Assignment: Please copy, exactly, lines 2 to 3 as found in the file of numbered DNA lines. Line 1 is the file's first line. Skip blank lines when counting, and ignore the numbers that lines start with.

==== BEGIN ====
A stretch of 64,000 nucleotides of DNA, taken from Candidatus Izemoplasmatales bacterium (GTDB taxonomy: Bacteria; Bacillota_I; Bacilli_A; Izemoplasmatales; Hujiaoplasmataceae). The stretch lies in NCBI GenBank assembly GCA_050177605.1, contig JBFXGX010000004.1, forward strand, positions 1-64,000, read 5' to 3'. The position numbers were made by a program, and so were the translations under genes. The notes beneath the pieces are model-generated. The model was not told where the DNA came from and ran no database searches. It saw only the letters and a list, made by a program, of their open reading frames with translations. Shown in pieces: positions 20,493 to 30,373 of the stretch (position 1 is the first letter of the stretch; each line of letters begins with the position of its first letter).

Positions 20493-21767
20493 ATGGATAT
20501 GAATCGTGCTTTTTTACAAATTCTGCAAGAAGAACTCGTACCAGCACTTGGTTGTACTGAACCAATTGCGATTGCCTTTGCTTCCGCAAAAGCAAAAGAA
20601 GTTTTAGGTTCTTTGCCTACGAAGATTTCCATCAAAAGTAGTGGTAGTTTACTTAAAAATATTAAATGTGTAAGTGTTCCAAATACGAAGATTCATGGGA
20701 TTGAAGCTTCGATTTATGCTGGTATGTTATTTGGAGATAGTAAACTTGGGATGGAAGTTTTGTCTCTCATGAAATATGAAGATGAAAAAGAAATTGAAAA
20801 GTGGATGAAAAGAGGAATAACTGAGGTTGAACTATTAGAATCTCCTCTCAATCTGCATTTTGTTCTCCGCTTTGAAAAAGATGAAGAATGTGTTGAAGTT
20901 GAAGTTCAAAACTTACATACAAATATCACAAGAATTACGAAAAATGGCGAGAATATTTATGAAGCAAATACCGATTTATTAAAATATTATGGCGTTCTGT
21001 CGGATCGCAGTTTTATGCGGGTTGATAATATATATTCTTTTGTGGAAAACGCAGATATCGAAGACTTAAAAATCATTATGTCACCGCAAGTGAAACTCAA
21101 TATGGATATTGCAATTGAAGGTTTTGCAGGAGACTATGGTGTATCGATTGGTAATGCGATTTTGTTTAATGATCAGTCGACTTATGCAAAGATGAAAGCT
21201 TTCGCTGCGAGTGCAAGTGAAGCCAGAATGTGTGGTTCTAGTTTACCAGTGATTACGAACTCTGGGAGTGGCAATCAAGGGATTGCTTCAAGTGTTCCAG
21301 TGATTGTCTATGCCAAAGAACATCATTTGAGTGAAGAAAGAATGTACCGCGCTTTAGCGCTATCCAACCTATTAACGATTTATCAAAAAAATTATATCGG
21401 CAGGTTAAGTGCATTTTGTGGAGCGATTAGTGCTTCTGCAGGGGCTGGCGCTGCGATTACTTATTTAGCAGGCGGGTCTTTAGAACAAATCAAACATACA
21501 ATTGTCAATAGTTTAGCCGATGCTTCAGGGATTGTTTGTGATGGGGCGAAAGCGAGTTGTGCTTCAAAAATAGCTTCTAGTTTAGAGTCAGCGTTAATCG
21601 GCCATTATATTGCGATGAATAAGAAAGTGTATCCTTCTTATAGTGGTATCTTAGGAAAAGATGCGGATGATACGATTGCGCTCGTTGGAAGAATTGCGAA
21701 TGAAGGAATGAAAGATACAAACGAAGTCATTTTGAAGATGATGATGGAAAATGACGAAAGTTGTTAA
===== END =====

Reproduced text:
Positions 20493-21767
20493 ATGGATAT